View from Hickory Heights: A recipe from the past
Yesterday I baked molasses cookies. Now you might wonder why I baked early. These cookies freeze very well. I made some in the shape of pumpkins and some trees and gingerbread men. We will have the pumpkins for Thanksgiving and the others will be for Christmas.
This recipe has a history. My mother told me she remembered going to her grandma’s house after church and eating them. That means they were my great-grandmother’s recipe. I do not know the history beyond that but I suspect maybe this recipe came directly from Germany.
I never knew this great-grandma since she died before I was born. Her husband was my grandfather’s father. Great-grandpa lived to the ripe old age of 85.
I got the recipe from my grandmother when I was getting ready to move to my own apartment. I copied a lot of her recipes because she was an excellent baker. The first time I went to make them in my apartment in Jamestown I read through the recipe to be sure I had all of the ingredients.
I knew they had to sit overnight so I was prepared for that. What I was not prepared for was that the recipe did not list any flour. I had made them with grandma a long time ago and I was sure that I needed flour. A quick call to grandma solved the mystery.
They did take flour only grandma was not sure how much. She just knew when the dough was right. When I inquired as to about how much flour I needed, Grandma told me to start with five cups. When I made them, you better believe I wrote down how much I used.
I knew these cookies used cookie cutters. I had ordered pans and cookie cutters so I was ready to bake. I also bought myself a small hand mixer since that was what grandma always used.
I still have those pans and most of the cookie cutters. The mixer is long gone.
When we lived in the trailer a mouse chewed up the cord. I finally bought a new gingerbread man cutter because the old one was too big to be practical.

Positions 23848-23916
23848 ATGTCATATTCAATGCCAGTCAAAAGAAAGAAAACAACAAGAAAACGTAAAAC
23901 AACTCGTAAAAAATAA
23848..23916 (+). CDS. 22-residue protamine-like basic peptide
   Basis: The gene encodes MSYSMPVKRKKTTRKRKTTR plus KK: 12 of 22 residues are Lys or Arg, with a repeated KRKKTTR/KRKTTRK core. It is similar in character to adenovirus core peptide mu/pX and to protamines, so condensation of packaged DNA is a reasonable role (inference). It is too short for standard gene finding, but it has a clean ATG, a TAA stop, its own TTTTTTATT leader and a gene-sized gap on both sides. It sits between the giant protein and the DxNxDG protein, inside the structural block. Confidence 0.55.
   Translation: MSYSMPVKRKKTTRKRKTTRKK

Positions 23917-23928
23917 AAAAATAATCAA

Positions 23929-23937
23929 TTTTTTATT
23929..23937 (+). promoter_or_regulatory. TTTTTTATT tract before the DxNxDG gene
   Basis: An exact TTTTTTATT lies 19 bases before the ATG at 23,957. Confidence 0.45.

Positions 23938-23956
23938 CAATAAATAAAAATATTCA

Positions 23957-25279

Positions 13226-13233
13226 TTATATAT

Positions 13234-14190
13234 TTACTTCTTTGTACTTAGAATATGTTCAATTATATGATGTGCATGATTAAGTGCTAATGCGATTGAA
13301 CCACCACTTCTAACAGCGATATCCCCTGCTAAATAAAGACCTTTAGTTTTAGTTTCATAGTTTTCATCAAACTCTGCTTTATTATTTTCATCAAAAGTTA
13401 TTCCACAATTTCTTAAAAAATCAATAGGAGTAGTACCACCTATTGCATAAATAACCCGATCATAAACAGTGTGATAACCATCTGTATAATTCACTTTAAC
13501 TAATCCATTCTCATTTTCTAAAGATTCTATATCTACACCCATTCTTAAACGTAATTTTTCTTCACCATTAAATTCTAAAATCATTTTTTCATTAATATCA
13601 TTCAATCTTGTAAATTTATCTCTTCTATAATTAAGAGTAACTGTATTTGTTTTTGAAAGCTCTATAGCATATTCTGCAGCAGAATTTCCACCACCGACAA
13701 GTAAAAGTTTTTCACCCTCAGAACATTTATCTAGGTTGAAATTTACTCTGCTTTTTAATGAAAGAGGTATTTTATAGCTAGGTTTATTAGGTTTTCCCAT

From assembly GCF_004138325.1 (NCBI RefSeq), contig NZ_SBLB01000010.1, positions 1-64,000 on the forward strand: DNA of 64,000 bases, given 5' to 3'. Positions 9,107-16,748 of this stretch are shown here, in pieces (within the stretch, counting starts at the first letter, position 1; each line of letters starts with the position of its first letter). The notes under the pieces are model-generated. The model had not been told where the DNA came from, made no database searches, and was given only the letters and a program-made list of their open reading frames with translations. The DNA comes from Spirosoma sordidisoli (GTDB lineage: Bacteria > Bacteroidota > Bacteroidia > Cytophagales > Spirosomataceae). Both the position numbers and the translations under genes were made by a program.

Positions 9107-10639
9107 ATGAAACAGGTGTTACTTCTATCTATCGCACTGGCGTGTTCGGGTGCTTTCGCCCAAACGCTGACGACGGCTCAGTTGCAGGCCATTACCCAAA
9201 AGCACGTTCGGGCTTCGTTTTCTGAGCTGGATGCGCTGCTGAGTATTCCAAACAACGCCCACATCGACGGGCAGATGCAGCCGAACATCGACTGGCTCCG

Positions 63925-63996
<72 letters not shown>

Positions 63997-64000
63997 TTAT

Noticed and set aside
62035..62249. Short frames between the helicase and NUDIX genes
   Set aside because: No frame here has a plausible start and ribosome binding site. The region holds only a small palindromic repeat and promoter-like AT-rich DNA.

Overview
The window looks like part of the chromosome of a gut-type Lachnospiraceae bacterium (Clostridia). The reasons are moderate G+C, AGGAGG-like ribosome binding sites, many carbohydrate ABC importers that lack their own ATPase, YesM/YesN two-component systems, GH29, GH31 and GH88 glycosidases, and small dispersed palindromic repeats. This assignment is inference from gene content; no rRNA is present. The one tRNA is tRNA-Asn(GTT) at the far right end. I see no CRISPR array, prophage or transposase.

Each year when I begin to bake my Christmas cookies, I get emotional. It is nostalgic to use grandma’s recipes and equipment.
I can still see grandma and grandpa working together in her kitchen. In the last few years, he helped her sugar them before she baked them. They left off the frosting then.
In later years my gift to grandma and grandpa was Christmas cookies. Each week after Thanksgiving I baked a different kind of cookie. When my mother came to visit, she took some of them home to grandma and grandpa. That made a good gift since there really was nothing that they needed by then. Of course, my mother got some to take home, too. She was not a baker.
I guess I have my grandmother’s genes. I love to bake. I once told a classroom mother that if I had a nickel for every cookie I baked I would be a rich lady. She remembered that. One night she called me to ask for a German recipe her son needed for school. Of course, I had the recipe since grandpa was German and loved all of the old kinds of cookies.
I no longer bake as many cookies as I used to. I do make enough to give away. My granddaughter will not be here this Christmas to help decorate the Christmas cookies. She will have to work on Christmas Day so she will be in Texas. I am hoping her brother and his girl will be around to help me decorate. It is quite a job to do it all on my own.
For all of you who like my recipes here is the Molasses Cookie Recipe. If you make them, I hope you enjoy them as much as well do.
1 c. molasses (I used unsulphered molasses so I only used slightly over ½ c.)
1 c. sugar ¼ tsp. cloves
1 c. margarine (the original recipe called for lard)
1c. sour milk (a little lemon juice will sour it)
1 tsp. ginger 1 tsp cinnamon
2 heaping tsp. baking soda 5 c. flour
If you use the full cup of regular molasses, you will need 6 c. flour
Combine with mixer the margarine, sugar, and molasses. In another bowl combine flour, soda, and the spices. (now I use my stand mixer) Alternate adding milk and dry ingredients.
Roll out on lightly floured surface and cut into shapes. Sprinkle with sugar or leave plain if you intend to frost them. Bake at 375 degrees F. for 5 minutes on the bottom shelf, then move up to the top and bake another 4 minutes.
Ann R. Swanson Russell, PA. Contact at email@example.com.